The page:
Monday, March 15, 2010

Transgender People and Families Gather in DC for Employment Rights

Faced with staggering rates of bias in the workplace, transgender people and their families are convening on Capitol Hill on Tuesday, March 16 to advocate for the Employment Non-Discrimination Act (ENDA). This legislation would extend protections against discrimination on the job based on sexual orientation and gender identity.

A near-universal 97% of transgender people who responded to a survey on discrimination had experienced some level of harassment on the job, according to the National Center for Transgender Equality, organizers of the lobbying effort. Among the 6,450 people who answered the survey, a shocking 26% had been fired simply for being transgender. Rates of poverty were also stark, with transgender people with an annual income less than $10,000 at more than twice the national average. For transgender people of color, the numbers were even worse, with Latinos and African Americans in poverty at four and five times the national average respectively.

"In the face of numbers like this, we absolutely must do everything we can to protect people's jobs and create a working environment where transgender people—and everyone else—can work safely and with dignity. Americans firmly believe that we should all be judged on the quality of our work, not on who we are. That's what we are advocating for," commented Mara Keisling, the Executive Director of the National Center for Transgender Equality.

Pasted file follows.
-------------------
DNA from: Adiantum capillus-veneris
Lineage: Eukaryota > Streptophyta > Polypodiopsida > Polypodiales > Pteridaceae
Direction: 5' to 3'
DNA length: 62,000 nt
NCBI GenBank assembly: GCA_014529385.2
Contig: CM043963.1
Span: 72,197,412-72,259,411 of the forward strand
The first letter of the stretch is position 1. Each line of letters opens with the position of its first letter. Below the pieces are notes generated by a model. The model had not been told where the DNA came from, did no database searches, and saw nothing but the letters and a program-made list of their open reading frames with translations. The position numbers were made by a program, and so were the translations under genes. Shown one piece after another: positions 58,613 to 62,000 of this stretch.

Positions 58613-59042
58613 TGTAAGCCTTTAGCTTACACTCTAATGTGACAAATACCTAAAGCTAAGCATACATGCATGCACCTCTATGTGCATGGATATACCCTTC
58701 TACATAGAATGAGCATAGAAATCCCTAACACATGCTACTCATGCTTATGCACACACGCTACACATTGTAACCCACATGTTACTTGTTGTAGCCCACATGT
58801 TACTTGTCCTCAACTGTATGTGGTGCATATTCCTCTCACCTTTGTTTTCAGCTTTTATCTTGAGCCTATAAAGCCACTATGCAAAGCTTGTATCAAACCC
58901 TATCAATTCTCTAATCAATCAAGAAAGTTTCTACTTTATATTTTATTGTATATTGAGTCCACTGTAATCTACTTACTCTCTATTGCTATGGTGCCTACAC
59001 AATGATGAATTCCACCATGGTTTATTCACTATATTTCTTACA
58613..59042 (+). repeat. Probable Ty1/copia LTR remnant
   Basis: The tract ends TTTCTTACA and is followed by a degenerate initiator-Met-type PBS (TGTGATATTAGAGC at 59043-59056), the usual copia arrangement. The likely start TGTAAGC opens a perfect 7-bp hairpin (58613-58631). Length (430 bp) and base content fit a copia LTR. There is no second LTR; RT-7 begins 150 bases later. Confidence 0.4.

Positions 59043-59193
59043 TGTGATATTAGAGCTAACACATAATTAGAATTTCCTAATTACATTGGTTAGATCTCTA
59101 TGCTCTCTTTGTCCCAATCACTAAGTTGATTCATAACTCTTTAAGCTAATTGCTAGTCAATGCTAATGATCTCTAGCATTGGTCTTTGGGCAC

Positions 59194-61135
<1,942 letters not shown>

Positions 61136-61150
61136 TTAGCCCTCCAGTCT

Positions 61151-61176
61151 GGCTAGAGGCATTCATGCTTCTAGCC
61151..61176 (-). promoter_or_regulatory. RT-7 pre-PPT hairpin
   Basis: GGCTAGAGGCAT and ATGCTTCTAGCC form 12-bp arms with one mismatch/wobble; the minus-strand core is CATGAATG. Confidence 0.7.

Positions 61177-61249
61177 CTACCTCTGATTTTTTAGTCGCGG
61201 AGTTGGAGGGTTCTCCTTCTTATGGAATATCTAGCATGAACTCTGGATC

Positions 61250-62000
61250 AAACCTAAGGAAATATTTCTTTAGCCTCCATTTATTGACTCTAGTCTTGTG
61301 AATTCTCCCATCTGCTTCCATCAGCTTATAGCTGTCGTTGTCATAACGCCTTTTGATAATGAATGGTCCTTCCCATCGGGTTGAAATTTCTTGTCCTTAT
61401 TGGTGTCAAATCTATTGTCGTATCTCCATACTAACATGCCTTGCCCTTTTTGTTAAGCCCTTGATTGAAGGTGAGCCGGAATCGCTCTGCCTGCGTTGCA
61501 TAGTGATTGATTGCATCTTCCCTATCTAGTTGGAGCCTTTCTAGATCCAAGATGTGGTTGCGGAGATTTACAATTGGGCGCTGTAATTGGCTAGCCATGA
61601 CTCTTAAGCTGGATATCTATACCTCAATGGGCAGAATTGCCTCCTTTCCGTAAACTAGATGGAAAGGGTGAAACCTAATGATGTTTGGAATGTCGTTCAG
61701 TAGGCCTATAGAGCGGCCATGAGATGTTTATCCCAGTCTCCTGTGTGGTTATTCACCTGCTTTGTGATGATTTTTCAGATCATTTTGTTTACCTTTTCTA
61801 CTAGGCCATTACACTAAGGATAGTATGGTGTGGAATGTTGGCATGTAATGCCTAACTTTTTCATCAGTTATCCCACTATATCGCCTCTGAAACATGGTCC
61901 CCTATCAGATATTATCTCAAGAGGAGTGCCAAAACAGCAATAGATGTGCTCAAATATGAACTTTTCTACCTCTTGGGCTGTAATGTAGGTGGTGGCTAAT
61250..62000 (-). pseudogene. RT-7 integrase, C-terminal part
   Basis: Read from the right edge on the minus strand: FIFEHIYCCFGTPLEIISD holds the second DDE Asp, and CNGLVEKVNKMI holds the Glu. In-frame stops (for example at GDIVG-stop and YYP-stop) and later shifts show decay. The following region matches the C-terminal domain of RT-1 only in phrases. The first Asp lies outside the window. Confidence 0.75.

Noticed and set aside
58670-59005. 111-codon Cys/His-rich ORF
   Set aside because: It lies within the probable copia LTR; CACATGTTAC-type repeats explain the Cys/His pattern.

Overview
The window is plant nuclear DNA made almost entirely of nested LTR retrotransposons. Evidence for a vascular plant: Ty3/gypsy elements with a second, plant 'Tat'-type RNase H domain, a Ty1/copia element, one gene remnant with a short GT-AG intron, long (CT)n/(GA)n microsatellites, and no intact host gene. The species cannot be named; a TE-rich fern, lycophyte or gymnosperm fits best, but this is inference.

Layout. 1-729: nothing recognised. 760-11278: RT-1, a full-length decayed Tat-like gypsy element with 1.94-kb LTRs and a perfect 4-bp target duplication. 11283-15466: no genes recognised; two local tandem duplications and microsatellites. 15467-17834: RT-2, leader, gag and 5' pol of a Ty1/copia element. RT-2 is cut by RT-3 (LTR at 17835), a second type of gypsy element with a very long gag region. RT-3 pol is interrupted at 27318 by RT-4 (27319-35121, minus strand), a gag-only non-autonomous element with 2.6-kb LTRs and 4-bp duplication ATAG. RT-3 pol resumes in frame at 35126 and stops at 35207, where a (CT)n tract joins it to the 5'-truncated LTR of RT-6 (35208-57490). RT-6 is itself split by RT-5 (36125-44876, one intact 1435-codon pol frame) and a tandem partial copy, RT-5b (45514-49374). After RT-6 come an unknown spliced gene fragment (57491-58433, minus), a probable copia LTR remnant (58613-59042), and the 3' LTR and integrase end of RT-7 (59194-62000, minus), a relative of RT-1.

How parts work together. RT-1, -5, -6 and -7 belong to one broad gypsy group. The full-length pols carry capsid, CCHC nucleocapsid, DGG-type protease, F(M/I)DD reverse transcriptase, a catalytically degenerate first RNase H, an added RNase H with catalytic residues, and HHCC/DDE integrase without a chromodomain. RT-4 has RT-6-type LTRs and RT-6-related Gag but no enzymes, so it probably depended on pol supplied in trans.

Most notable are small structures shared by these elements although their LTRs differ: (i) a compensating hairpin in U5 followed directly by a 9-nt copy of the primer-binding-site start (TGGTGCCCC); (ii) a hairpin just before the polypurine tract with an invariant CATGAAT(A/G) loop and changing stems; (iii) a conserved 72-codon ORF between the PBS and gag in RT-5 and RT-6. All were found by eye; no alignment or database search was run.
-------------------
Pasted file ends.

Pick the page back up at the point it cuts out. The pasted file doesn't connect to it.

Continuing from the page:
ENDA has strong support in the House of Representatives, with 198 co-sponsors joining Rep. Barney Frank, who is the author of the measure. This is the highest number of sponsors to date on legislation that will positively impact the lesbian, gay, bisexual and transgender communities. Senate support has been steadily growing. Advocates are calling for prompt action from both chambers and are very optimistic about the measure's chances of passage.

Also scheduled is an awards ceremony to honor allies in the movement for transgender equality, on Monday, March 15 at the National Press Club from 7-9 p.m. This year's award recipient is Bishop Yvette Flunder from City of Refuge United Church of Christ in San Francisco. The communities of faith and social service programs that Bishop Flunder has nurtured through the years are known for their inclusiveness of transgender people. She also leads The Fellowship, an organization of African American religious leaders and communities affirming transgender and same gender loving people.

On Tuesday, March 16, approximately 200 people—transgender people, their families and allies—are expected on Capitol Hill for numerous appointments with legislators. There they'll make their case about the urgent need for federal protections in the workplace. "Not only does it have a positive impact on lawmakers as they learn more about transgender people and our lives, it also empowers our members as they urge their Representatives and Senators to represent the true diversity of their constituency," noted Justin Tanis, one of the organizers of the event. "It is very powerful to see families going together to speak up for ENDA and to see the wide range of transgender people standing up for ourselves and our rights."

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